7. Hi Tim and Team! I just wanted to say that I was so sad for Tim and his ex-gf when I heard they had split ways. Tim talked about fatherhood and his interest in becoming a father on several episodes throughout the years, and as a relatively new father myself, I was so excited for him! For whatever it is worth, I hope he knows there are many, many people out there pulling for him and his happiness. Best wishes to Tim and his Team.

  8. Hi Tim
    I was listening to this with curiosity and attention to the bit about the schedule (as it’s what I’m working on now) and decided to comment when you mentioned your solo trip to the Azores.
    I organise retreats there and invite you to join – maybe a group trip would give you better memories about the nature and connection.
    Thank you and kind regards,

  9. Dear Tim,
    Long time listener – thank you for so many hours of wonderful guests, great questions, insights, and most of all your willingness to be open, honest and vulnerable. Two things jumped out at me from this interview: that you broke up with your partner of 5 years who you described as your soulmate and that you weren’t 100% compatible for life. If I were posing the questions, I would have asked two: what percentage compatible are you (I am anticipating an answer in the 90s?) and where did you get the idea that anyone is 100% compatible (or needs to be?). I sincerely think I can help and I am not selling anything! Been happily married for 36 years (believe me, if it were based on traditional compatibility, we would have been done long ago!), 4 grown kids and have learned some really helpful stull, particularly in the last 6 years or so.

    1. Great episode. Love coaching was amazing… You mentioned app Focus, can you please clarify which one is that, as I can’t find relevant one on Android?

  10. Tim – Love your show. I think your interview with guest Dr. Jim Loehr is also relevant to reference here. All the best! KB

    The power broker in your life is the voice that no one hears. How well you revisit the tone and content of your private voice is what determines the quality of your life. It is the master storyteller, and the stories we tell ourselves are our reality.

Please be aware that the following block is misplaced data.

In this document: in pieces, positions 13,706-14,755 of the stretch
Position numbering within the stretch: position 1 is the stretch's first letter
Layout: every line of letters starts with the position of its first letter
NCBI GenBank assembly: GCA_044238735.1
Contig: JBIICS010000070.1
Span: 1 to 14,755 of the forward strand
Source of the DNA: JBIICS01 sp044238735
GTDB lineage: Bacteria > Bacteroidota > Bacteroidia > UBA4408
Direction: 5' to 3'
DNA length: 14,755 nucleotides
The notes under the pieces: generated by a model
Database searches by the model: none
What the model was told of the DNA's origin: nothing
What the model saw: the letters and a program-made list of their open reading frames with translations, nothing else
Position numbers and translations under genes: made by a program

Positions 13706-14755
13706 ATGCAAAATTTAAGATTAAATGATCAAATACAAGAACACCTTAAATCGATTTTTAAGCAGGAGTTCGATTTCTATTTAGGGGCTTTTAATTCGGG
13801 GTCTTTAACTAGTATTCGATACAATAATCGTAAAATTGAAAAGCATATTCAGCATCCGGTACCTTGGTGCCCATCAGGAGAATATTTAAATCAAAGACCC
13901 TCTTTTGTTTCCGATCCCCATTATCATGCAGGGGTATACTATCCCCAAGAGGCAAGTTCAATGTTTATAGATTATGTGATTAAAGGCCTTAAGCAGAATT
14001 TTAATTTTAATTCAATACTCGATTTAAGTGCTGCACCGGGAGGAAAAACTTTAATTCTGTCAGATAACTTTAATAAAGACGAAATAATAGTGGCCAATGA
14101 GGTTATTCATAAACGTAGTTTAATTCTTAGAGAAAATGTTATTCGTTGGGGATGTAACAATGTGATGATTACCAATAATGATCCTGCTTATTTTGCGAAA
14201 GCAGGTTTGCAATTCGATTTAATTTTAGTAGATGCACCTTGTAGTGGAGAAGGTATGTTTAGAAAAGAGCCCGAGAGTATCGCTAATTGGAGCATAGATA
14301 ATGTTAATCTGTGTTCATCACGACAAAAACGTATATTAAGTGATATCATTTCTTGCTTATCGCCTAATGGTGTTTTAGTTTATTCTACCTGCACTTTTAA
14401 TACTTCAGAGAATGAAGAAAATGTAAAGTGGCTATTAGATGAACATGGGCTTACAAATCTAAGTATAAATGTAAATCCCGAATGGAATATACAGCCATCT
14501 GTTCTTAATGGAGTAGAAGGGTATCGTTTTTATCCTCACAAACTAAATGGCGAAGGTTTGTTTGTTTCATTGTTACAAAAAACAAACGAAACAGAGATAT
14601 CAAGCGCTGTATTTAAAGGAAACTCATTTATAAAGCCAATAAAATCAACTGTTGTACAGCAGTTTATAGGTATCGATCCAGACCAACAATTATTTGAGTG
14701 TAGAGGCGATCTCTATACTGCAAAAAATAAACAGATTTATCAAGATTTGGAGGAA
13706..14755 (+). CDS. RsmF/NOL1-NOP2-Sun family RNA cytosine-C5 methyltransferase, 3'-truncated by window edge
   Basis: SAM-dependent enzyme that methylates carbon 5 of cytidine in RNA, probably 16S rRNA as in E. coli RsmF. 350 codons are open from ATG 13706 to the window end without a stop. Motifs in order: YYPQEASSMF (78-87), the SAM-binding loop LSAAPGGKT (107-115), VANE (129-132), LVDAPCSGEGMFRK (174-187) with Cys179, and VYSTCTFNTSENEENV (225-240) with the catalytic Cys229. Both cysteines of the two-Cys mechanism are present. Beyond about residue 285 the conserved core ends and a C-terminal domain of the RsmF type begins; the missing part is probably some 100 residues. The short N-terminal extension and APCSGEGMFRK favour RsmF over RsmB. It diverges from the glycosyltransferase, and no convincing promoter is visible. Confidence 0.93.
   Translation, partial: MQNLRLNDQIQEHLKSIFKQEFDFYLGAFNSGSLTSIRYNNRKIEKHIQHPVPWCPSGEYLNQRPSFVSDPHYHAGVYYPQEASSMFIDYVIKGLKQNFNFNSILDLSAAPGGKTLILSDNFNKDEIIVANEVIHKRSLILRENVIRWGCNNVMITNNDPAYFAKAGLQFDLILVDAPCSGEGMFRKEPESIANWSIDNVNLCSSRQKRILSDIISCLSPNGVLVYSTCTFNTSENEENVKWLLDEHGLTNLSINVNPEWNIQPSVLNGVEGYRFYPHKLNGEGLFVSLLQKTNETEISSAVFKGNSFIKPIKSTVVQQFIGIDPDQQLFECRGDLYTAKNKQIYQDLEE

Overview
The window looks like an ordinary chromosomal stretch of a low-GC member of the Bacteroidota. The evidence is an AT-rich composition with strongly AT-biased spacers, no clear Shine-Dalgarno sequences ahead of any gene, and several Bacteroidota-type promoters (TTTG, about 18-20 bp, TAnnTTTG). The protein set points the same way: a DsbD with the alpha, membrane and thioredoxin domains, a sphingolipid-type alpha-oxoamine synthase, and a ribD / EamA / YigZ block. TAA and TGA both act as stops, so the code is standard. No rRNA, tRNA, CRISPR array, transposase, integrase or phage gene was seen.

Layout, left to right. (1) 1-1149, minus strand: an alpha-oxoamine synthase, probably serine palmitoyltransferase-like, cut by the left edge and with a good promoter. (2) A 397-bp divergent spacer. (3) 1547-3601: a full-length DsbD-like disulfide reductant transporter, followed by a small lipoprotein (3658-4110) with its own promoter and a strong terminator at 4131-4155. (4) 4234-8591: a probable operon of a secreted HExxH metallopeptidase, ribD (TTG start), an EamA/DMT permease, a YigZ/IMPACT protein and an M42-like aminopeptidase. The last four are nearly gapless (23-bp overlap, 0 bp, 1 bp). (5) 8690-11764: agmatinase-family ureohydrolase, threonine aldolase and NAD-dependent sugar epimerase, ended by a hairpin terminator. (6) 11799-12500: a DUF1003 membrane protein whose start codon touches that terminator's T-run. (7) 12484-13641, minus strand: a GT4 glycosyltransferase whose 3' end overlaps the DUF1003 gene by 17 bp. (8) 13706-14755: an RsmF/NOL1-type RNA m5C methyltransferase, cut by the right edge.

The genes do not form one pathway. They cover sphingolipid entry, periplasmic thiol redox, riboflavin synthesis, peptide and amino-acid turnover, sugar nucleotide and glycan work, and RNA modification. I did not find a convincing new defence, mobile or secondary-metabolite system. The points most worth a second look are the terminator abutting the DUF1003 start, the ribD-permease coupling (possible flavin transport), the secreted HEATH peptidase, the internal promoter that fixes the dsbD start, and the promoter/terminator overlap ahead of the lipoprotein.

— Dr. Jim Loehr

  11. Tim I think you felt this so. This coach is a nice guy and honest but not really a breakthrough thinking guy. Tim do a live session with the women from the couples therapy tv show. She is exceptional at her craft.

  12. In response to the “tech bro” comment…

    Tim, I have my only impressions of you from when I started listening to your podcast in 2014. Since I have started listening, I bought and read The Daily Stoic every morning (based upon your recommendation), have started and maintained a 5-minute journal habit in the mornings (and nights), have become a sleep hygiene enthusiast (read…”nerd”), have experimented with psychedelics in the proper set and setting to help with my on-again, off-again battles with “bi-polar 2” depression (that may be similar to your bouts), have maintained a daily meditation habit (with the help of Dan Harris, too), and get in at least one hip-hinging exercise per week. I’m assuming that I’m not alone amongst your audience. In short, your direct experiences and those of your guests have a profound influence on my day-to-day habits and quality of life.

    I’m not sure what that writer (and another one, too?) meant by the term, “tech bro”, but I have never had that impression of you in the slightest regard. I hope you value the shared experiences of your audience (like mine above) over someone who probably hasn’t listened to your podcast, or has, and is trying to make a name for him/herself.

    I just wanted to say thank you, and selfishly, I hope you continue the good work that you do on your podcast and in other mediums. I think you’re having a far more positive impact and influence on people’s lives more often than someone perceiving you as a “tech bro”.

  13. Per Matt’s comment about extroverts benefiting from having people in the room while they’re doing solo tasks:
    We old folks call this “holding space.” It’s a well known concept to Boomers and Gen X’er.
    And yes, Tim, it absolutely works for introverts. My husband, myself, and many of our friends are introverts. We don’t need support working on a spreadsheet or digging into tax docs. WE need someone to hold space when we call unknown service folk (plumbers, tree trimmers, architects) for the first time. Or have initial calls with new program managers. Just someone in the room, reading a book. Nothing special. Just someone sane, holding space.